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European stocks fall after rate calls

European stocks fell and the euro plunged against the dollar Thursday after the ECB held its key rate steady despite calls by France and others for looser monetary policy.

The European single currency plunged moments after ECB President Mario Draghi said that a strong rise in the euro in recent weeks was a sign of market confidence. It ended the session at $1.3386, down from $1.3519 late on Wednesday in New York.

The ECB "will wait to see some negative impact of the appreciation of the euro on growth and inflation before it feels it needs to act," said Marie Diron, senior economic adviser to the Ernst & Young Eurozone Forecast.

For UniCredit counterpart Marco Valli, "Draghi confirmed that the ECB does not target the (euro's) exchange rate," while other economists felt that he had successfully talked the single currency down against the dollar.

In London, where the Bank of England also maintained its key rates, equities on the FTSE 100 index of top companies fell 1.06 percent to 6,228.42 points.

In Paris, the CAC 40 fell 1.15 percent to 3,601.05 points, while in Frankfurt the DAX 30 edged up 0.13 percent to 7,590.85 points, kept in positive territory by another raft of rosy economic data.

Also on Thursday, EU leaders began difficult talks on the bloc's 2014-20 budget under the watchful eye of a newly assertive European parliament hostile to any major spending cuts.

In November, EU leaders failed to narrow sharp differences and while most expect a compromise to emerge this time, there is no certainty other than that the budget talks will be long.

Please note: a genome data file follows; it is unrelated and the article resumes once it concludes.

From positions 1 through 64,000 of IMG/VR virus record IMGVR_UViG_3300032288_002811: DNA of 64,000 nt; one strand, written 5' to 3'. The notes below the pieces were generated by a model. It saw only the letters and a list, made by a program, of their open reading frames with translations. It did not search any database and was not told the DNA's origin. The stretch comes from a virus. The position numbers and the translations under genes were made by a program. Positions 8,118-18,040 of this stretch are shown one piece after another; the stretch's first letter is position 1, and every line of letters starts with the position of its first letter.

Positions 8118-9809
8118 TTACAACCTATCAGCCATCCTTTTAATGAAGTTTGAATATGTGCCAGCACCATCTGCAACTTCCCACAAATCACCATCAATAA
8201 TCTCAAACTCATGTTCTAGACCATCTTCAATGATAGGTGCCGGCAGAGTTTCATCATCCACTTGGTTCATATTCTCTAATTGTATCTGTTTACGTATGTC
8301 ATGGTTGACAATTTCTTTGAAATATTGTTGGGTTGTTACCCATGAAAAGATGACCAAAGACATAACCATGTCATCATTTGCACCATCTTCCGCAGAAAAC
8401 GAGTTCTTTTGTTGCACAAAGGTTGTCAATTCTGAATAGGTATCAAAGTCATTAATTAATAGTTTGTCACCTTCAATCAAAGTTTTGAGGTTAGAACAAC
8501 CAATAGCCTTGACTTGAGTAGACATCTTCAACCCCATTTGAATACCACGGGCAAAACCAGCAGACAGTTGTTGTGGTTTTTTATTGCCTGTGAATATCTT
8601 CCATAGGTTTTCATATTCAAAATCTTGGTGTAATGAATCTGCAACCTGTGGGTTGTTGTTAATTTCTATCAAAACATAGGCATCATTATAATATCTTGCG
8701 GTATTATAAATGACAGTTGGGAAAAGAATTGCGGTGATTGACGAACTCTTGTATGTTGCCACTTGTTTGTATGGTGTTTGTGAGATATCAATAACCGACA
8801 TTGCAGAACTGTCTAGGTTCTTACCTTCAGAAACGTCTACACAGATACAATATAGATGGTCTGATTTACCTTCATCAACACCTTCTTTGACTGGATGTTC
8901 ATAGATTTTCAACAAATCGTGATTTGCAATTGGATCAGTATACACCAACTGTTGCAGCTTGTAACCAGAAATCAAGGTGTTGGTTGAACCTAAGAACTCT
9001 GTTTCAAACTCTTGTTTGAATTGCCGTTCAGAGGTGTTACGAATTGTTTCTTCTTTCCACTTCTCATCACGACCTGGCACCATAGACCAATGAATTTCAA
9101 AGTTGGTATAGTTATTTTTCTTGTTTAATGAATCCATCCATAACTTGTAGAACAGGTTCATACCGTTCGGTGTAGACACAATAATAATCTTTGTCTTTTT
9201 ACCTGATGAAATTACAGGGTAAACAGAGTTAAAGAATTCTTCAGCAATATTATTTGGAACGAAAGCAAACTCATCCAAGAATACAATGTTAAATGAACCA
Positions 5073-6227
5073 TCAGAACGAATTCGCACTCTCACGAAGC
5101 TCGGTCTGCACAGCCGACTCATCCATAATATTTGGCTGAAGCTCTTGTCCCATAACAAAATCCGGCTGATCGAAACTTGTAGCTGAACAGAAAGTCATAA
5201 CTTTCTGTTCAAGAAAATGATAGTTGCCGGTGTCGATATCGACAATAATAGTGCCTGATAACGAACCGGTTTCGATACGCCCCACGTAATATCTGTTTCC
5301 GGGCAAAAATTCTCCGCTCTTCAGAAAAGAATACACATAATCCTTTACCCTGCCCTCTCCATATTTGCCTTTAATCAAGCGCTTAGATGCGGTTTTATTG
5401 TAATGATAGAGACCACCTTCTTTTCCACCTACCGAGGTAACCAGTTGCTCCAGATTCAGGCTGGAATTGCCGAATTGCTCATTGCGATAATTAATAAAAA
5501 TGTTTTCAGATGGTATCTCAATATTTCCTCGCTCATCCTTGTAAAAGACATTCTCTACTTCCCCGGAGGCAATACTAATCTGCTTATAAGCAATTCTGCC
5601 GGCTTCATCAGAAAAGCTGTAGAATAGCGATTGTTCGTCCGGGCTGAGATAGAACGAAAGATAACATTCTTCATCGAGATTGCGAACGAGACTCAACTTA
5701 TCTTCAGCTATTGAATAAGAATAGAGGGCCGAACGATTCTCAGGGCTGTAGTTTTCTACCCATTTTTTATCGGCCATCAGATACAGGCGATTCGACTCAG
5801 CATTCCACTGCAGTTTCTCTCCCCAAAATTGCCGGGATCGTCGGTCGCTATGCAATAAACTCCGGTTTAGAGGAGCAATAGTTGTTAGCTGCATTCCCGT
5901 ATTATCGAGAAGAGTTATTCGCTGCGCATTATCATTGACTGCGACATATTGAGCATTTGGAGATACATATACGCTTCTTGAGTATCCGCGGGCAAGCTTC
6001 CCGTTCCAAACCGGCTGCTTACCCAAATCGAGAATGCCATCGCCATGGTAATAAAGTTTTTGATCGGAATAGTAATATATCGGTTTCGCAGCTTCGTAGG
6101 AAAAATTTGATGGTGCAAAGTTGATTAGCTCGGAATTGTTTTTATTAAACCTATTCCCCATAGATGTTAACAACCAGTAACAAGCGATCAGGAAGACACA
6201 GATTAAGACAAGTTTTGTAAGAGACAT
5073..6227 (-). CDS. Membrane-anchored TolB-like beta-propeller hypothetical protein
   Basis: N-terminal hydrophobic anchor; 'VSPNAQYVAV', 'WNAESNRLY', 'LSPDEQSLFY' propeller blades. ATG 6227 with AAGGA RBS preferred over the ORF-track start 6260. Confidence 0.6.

In the meantime, gold prices edged up to $1,668 an ounce from $1,674.25 on the London Bullion Market on Wednesday.

As widely predicted by analysts and ECB watchers, the central bank's policy-setting governing council voted to leave the main refinancing rate at a historic low of 0.75 percent, where it has been since July.

With ECB interest rates low and its latest anti-crisis bazooka -- the so-called OMT -- ready and primed for action, Draghi believes the bank has done what it needs to and it is now up to governments to resolve the long-running crisis, economists said.

"The Draghi speech was in the end quite accommodating," Alexandre Baradez of Saxo Bak in Paris.

"The ECB sees signs of recovery while remaining vigilant," he said.

France has triggered a debate this week that a strong euro could trample tender green shoots of recovery in the eurozone, even as Germany insists there was no cause for alarm just yet.

In London, The BoE also voted to freeze its key interest rate at a record-low 0.50 percent and maintain the level of its quantitative easing cash stimulus, despite the threat of a triple-dip recession in Britain.

The decision was in line with expectations and came as incoming BoE governor Mark Carney called for the bank to ready plans for a smooth eventual withdrawal of QE stimulus to avoid major disruption on markets.

In company activity, shares in Burberry tumbled 6.5 percent to 1,337 pence after the British luxury clothing and accessories group announced the departure of chief financial officer Stacey Cartwright.

In Paris, Sanofi slumped 3.99 percent to 66.60 euros after the French drugmaker said the group's annual net profits slid 12.8 percent to 4.97 billion euros ($6.7 billion).

But Daimler rallied 2.78 percent to 44.21 euros after the German automaker said its after-tax profit rose by 8.0 percent to 6.495 billion euros in 2012 on the back of record unit sales and revenues.

US stocks also fell Thursday as Wall Street took a breather from the aggressive buying that has characterised most of 2013 so far.

Midday into trade, the Dow Jones Industrial Average was down 0.77 percent, the S&P 500 dropped 0.59 percent and the Nasdaq Composite Index lost 0.64 percent.